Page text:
Three Things: Carolina 72, Virginia Tech 60
1. Ever since the crippling injuries of the 2009-10 season, Roy Williams had made a habit of couching his preseason remarks on his upcoming team with one important phrase: “…if we stay healthy.”
Unfortunately, that’s been a rarity over the last few seasons. Last year’s potential national title chase was derailed by Kendall Marshall’s injured wrist courtesy of the Creighton Blue Jays, and this year’s team has already lost nine games to injury, plus three more to a suspension for Leslie McDonald. In all, Carolina hasn’t played a game with its full rotation since January 6 in Charlottesville. Dating back to Jan. 19, 2011, the Tar Heels have played 40 games—but have had regular rotation players (Marshall, John Henson, P.J. Hairston, Dexter Strickland, Marcus Paige and McDonald) miss a combined 51 contests due to injuries.
2. The return of one of those players, McDonald, was supposed to bolster Carolina’s outside shooting, especially with the absence of P.J. Hairston due to concussion. Instead, McDonald shot just 1-for-7 against Virginia Tech…but still played a major role defensively, where he spent a long stretch of the second half guarding the nation’s leading scorer, Erick Green.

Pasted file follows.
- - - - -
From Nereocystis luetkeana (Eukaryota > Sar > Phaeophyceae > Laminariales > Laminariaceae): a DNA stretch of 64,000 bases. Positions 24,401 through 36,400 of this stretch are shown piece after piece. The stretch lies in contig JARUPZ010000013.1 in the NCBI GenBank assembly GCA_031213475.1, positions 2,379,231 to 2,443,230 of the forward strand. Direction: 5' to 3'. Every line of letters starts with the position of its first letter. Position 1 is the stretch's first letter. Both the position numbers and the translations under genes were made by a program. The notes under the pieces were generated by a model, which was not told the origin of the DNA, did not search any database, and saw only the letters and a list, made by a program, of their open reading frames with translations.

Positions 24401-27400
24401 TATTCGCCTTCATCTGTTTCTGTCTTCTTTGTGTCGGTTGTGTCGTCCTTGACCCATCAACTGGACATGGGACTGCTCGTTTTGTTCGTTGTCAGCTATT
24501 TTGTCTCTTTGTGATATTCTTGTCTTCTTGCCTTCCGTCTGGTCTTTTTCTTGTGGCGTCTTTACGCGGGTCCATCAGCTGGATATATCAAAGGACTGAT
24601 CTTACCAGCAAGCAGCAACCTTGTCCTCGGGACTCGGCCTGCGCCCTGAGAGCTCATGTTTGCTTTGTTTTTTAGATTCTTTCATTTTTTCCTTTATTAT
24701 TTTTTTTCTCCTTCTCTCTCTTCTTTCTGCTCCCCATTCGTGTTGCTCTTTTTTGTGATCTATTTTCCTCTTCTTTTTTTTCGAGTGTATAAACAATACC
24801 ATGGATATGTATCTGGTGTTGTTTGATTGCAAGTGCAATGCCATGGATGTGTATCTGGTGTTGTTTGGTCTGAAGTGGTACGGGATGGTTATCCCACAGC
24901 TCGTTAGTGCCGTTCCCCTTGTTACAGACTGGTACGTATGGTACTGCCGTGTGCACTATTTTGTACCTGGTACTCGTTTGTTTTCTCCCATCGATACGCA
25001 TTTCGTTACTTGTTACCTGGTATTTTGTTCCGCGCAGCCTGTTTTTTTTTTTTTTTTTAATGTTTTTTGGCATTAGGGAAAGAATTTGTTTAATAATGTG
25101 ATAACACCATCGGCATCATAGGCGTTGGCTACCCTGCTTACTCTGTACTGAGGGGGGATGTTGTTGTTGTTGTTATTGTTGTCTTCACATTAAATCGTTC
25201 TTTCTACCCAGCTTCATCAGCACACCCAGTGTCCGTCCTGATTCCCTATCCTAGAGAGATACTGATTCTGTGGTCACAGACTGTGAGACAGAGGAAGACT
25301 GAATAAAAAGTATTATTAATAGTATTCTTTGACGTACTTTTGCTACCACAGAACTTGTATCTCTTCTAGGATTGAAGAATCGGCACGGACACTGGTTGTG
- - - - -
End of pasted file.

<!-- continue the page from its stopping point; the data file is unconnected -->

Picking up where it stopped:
McDonald’s shot eventually must come around. Against ranked teams and ACC opponents combined, he’s hitting just 4-of-19 from the field and 1-for-11 from the three-point line. But if he’s going to play well defensively, the Tar Heels head into an important ACC stretch with a crowded rotation. Once Hairston comes back, the Tar Heels will have ten players averaging double-figure minutes, plus the emerging Jackson Simmons, who averages just 7.9 minutes overall but has averaged 14 minutes per game since breaking out in Tallahassee.
Does the Tar Heel rotation eventually have to be trimmed? History would suggest that it’s very unusual to play this many players this deep in the season. But as Williams has said since the beginning of the year, this is a different Carolina team.
3. Entering late January, a stretch of four consecutive Carolina opponents had hit at least 40 percent from the field against the Tar Heels. But three of the last five opponents—all league foes—have failed to crack the 40 percent barrier, and the Tar Heels have gotten some key defensive stops on individual possessions, including the potential game-winner for Virginia Tech on Saturday.
But the next defensive challenge begins this weekend in a tough two-game stretch that includes trips to Miami and Duke: Carolina must figure out a way to defend on the road. The Tar Heels are allowing opponents to shoot 43.7% from the field and 39.7% from the three-point line in true road games this season. That’s partially because they’ve played some good squads away from home—Indiana, NC State and Virginia, most notably—but it’s also a significant change from Carolina’s defensive field goal percentages everywhere other than the road: 38.6% overall and 32.8% from the three-point line.
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